Meanwhile, with the exception of nuclear energy, all conventional sources are producing less. The output from gas powered plants was half of what it had been in 2010 and brown coal powered plants are producing at a similar level to 2010-2012. – CleanTechnica.com

Let’s see what our friends at the Fraunhofer Institute have to say in their comparison of the first half of 2013 vs. the first half of 2014.

German electricity production H1 2013 - H1 2014
Fraunhofer Institute compares energy production between the first half of 2013 and the first half of 2014.

Although unspoken by power company executives operating in Germany, Spain, and some other European countries, the panic felt by traditional power generators is due to the massive changes in ‘their’ market since 2009.

Things move slowly in the utility industry — ten years is seen as a mere eyeblink in time, as the industry changes very little decade over decade. Recent changes must be mind-blowing for European power company executives.

European-union-renewables-chart
European Union renewables by Eurostat — Renewable energy statistics. Licensed under Public domain via Wikimedia Commons This map displays 2012 results with a total of 20-30% renewable energy for 2012, but in 2013 renewable energy in Portugal registered 58.3% overall. By 2014, Portugal expects that 70% of its energy will come from renewable energy.

It occurs to me that the end of the conventional energy stranglehold on Europe parallels the ending of Star Wars VI.

Help me take this mask off

It’s a mask to hide behind when conventional power producers don’t want the facts aired.

Fossil and nuclear don’t want their Subsidies or Externalities advertised. Global fossil fuel and nuclear subsides topped $600 billion dollars in 2014, while the externality cost of fossil and nuclear may be as high as $2 trillion dollars annually. That’s a lot of hiding, right there.

Fossil fuel and nuclear power power producers don’t want the subsidies they’re paid to be publicly advertised — and they don’t want the renewable energy industry to have subsidies at all

Externalities are simply another form of subsidy to the fossil fuel and nuclear power industries which often take the form of massive public healthcare spending or massive environmental spending to mitigate the gigatonnes of toxic airborne emissions, or to monitor or repair environmental catastrophes such as oil spills.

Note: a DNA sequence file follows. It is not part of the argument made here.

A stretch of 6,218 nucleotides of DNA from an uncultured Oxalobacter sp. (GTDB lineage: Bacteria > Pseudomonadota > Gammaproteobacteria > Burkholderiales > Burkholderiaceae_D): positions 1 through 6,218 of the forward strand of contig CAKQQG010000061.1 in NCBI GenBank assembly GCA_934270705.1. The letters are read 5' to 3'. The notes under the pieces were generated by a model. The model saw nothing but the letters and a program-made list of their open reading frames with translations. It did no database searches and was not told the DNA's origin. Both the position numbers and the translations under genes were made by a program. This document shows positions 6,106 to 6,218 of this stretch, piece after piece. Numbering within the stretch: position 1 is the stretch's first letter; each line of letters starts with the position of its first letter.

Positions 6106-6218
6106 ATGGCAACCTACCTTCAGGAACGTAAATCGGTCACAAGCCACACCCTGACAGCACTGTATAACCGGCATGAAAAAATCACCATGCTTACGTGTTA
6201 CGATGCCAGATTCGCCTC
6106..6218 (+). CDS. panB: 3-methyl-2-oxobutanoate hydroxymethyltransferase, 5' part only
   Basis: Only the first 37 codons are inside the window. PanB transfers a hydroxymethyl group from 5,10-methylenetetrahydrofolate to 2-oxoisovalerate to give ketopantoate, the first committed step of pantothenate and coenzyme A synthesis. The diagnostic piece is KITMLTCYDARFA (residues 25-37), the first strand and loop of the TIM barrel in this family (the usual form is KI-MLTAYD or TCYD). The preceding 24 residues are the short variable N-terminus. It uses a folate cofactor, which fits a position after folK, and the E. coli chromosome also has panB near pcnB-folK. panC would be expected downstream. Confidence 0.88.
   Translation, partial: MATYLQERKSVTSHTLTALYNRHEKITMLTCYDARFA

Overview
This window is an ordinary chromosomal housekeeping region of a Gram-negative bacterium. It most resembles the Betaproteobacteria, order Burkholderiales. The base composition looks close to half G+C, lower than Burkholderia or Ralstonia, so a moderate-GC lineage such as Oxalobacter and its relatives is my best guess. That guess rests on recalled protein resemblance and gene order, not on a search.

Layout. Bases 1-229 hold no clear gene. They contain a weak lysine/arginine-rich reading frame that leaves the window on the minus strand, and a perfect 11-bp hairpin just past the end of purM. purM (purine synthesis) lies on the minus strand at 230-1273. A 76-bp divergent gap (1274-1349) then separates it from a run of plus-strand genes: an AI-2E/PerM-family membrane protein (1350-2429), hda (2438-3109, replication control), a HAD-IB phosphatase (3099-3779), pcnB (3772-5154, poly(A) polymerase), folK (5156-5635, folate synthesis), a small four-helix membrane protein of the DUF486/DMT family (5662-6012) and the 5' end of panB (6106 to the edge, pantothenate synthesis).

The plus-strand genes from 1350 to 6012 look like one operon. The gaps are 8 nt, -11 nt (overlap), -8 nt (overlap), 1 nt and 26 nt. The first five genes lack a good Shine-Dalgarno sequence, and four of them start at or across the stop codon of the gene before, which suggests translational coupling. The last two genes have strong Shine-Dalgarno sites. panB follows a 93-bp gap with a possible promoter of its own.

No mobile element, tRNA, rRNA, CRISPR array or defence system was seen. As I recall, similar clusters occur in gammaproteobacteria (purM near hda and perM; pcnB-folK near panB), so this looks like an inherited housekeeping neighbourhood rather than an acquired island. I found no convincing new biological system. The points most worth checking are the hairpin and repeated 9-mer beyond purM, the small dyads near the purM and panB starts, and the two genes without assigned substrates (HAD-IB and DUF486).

Spain has ended it’s Feed-in-Tariff subsidy scheme for renewable energy, while keeping conventional power producer subsidies in place.

Not only that, suddenly homeowners aren’t allowed to collect power from the Sun or harvest power from the wind unless it is for their own use. Electricity cannot be collected by Spanish residents and then sold to the grid for example, nor to anyone else.

Spain’s government has taken it yet another step in a bid to keep the conventional energy companies from drowning in their tears. After a meteoric rise in wind and solar capacity, Spain has now taxed renewable energy power producers retroactively to 2012 and ruled that renewable energy will be capped to a 7.5% maximum profit. Renewable energy returns over the 7.5% threshold becomes instant tax revenue for the government. (Quite unlike conventional energy producers in the country which can make any amount of profit they want and continue to keep their subsidies)

While all of this has been going on, Spain and Portugal have quietly lowered their combined CO2 output by 21.3% since 2012 (equal to 61.4 million fewer tonnes of CO2) thanks to renewable energy.

But you’ll die

Not only has European renewable energy now stepped up to fill the multiple voids due to nuclear power plant maintenance and sabotage shutdowns, it has scooped incredible market share from conventional power producers.

In January 2014, 91% of the monthly needed Portuguese electricity consumption was generated by renewable sources, although the real figure stands at 78%, as 14% was exported. – Wikipedia

Unwittingly, the German and Spanish power companies have provided the highest possible compliment to the renewable energy industry, which, if publicized would read something like this;

We can’t compete with renewable energy that has equal amounts of subsidy. Therefore, remove the renewable energy subsidy while we keep ‘our’ traditional subsidies, until we can reorient our business model – otherwise, we perish!

Nothing can stop that now

Ending the European renewable energy Feed-in-Tariff schemes will only temporarily slow solar and wind installations as both have reached price-parity in recent months — and that, against still-subsidized conventional power generators!

Even bigger changes are coming to the European electricity grid over the next few years. Nothing can stop that now.

Tell your sister; You were right about me